Research ResourceStructural Biology

Identifying three-dimensional structures of autophosphorylation complexes in crystals of protein kinases

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Sci. Signal.  01 Dec 2015:
Vol. 8, Issue 405, pp. rs13
DOI: 10.1126/scisignal.aaa6711

Autophosphorylation sites revealed

Three-dimensional structural data from crystals of protein kinases have aided the development of drugs and provided insights into kinase regulation and substrate recognition. Many protein kinases trans-autophosphorylate; one kinase phosphorylates another molecule of the same kinase. Anticipating that published crystallographic data may include undescribed information, Xu et al. developed a bioinformatics method to analyze the crystals of kinases for the presence of complexes representing the conformation of kinases during autophosphorylation. The authors identified 15 autophosphorylation complexes in the Protein Data Bank, including five that had not been previously described. With this additional information, structural motifs involved in autophosphorylation become identifiable, which may aid in rational drug design and understanding disease-associated mutations.

Abstract

Protein kinase autophosphorylation is a common regulatory mechanism in cell signaling pathways. Crystal structures of several homomeric protein kinase complexes have a serine, threonine, or tyrosine autophosphorylation site of one kinase monomer located in the active site of another monomer, a structural complex that we call an “autophosphorylation complex.” We developed and applied a structural bioinformatics method to identify all such autophosphorylation complexes in x-ray crystallographic structures in the Protein Data Bank (PDB). We identified 15 autophosphorylation complexes in the PDB, of which five complexes had not previously been described in the publications describing the crystal structures. These five complexes consist of tyrosine residues in the N-terminal juxtamembrane regions of colony-stimulating factor 1 receptor (CSF1R, Tyr561) and ephrin receptor A2 (EPHA2, Tyr594), tyrosine residues in the activation loops of the SRC kinase family member LCK (Tyr394) and insulin-like growth factor 1 receptor (IGF1R, Tyr1166), and a serine in a nuclear localization signal region of CDC-like kinase 2 (CLK2, Ser142). Mutations in the complex interface may alter autophosphorylation activity and contribute to disease; therefore, we mutated residues in the autophosphorylation complex interface of LCK and found that two mutations impaired autophosphorylation (T445V and N446A) and mutation of Pro447 to Ala, Gly, or Leu increased autophosphorylation. The identified autophosphorylation sites are conserved in many kinases, suggesting that, by homology, these complexes may provide insight into autophosphorylation complex interfaces of kinases that are relevant drug targets.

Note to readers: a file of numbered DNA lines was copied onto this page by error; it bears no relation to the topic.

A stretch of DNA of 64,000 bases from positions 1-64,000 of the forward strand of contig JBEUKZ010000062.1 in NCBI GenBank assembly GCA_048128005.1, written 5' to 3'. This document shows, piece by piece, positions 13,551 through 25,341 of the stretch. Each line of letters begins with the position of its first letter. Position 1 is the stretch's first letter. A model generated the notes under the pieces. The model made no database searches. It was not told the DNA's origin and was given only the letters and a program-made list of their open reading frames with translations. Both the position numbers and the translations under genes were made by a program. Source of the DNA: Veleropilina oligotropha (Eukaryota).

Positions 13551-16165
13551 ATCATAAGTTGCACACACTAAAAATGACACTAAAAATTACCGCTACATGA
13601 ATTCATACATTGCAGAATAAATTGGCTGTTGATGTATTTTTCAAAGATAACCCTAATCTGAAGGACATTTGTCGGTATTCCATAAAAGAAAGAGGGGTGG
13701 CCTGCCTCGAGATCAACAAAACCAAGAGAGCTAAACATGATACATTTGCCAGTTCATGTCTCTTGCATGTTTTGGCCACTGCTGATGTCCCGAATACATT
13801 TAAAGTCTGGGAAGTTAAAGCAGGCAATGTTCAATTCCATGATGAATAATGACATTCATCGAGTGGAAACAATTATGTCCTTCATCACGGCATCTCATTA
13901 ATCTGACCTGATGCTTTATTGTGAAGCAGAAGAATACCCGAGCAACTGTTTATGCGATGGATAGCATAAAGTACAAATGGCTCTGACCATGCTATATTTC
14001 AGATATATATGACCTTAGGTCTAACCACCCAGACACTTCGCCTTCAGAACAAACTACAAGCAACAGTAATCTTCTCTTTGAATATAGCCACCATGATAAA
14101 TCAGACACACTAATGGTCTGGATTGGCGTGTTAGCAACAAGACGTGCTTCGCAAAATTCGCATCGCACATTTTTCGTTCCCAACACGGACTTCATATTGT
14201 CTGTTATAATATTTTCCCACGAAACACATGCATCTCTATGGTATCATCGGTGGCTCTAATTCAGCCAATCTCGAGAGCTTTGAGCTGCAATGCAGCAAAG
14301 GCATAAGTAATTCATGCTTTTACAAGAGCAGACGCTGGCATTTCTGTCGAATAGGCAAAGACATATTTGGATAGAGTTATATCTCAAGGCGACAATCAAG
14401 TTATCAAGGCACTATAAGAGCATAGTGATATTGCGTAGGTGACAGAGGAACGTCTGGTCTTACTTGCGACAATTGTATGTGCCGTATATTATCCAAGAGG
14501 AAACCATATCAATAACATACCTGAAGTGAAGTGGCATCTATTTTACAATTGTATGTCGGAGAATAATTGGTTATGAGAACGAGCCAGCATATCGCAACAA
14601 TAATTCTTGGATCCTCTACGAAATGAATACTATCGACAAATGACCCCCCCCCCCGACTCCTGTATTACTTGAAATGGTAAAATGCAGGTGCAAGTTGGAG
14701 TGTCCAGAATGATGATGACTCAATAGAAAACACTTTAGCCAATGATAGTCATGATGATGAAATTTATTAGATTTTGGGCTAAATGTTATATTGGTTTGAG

INTRODUCTION

Protein kinases play important roles in many cellular signaling pathways, such as cell cycle regulation and apoptosis (1). Problems in kinase regulation can lead to diverse illnesses ranging from cancer (2) to obesity (3). Activity of most kinases is partially regulated by the phosphorylation status and position of the activation loop, which begins with the highly conserved DFG (Asp-Phe-Gly) motif and ends with a sequence usually similar to APE (Ala-Pro-Glu) (4). In many kinases, the nonphosphorylated activation loop occupies a position that interferes with substrate binding. When phosphorylated, usually by trans-autophosphorylation (meaning, by a second instance of the same kinase), the activation loop becomes repositioned, providing access to the active site for substrates and rearranging several residues required for catalysis (5). Many kinases contain additional sites outside the activation loop that are also trans-autophosphorylated (6).

Several kinase structures have been reported in which a serine, threonine, or tyrosine autophosphorylation site of one kinase monomer is present in the active site of another monomer of the same protein in the crystal (715). In these structures, the position of the phosphorylation site and adjacent residues resembles those of substrates in structures of substrate peptides bound to kinases (1618). Phosphorylation sites reported in autophosphorylation complexes in crystals include a tyrosine in the juxtamembrane region that is N-terminal to the kinase domain of the receptor tyrosine kinase c-KIT [Protein Data Bank (PDB: 1PKG)] (7), a tyrosine in the “kinase insert region” of fibroblast growth factor receptor 1 (FGFR1) [PDB: 3GQI (8)] and of FGFR3 [PDB: 4K33 (14)], a tyrosine in the C-terminal tail of FGFR2 [PDB: 3CLY (9)] and of epidermal growth factor receptor (EGFR) [PDB: 4I21 (19)], and a tyrosine in the activation loop of insulin-like growth factor 1 receptor (IGF1R) [PDB: 3D94 (10)]. In all of these, the tyrosine side chain of the substrate kinase is hydrogen-bonded to the catalytic Asp side chain of the active site HRD (His-Arg-Asp) motif of the enzyme kinase [the site in FGFR1 (PDB: 3GQI) has been mutated to Phe but is correctly positioned if it were Tyr]. Furthermore, each of these residues is an experimentally verified autophosphorylation site in these kinases. For serine/threonine kinases, autophosphorylation complexes of the activation loop Thr residues of p21-activated kinase (PAK1) [PDB: 3Q4Z (11)] and interleukin-1 receptor–associated kinase 4 (IRAK4) [PDB: 4U97 and 4U9A (15)] have been described, as have autophosphorylation complexes of the C-terminal regulatory regions of human [PDB: 2WEL (12)] and Caenorhabditis elegans [PDB: 3KK8 and 3KK9 (13)] calcium/calmodulin-dependent kinase II (CaMKII).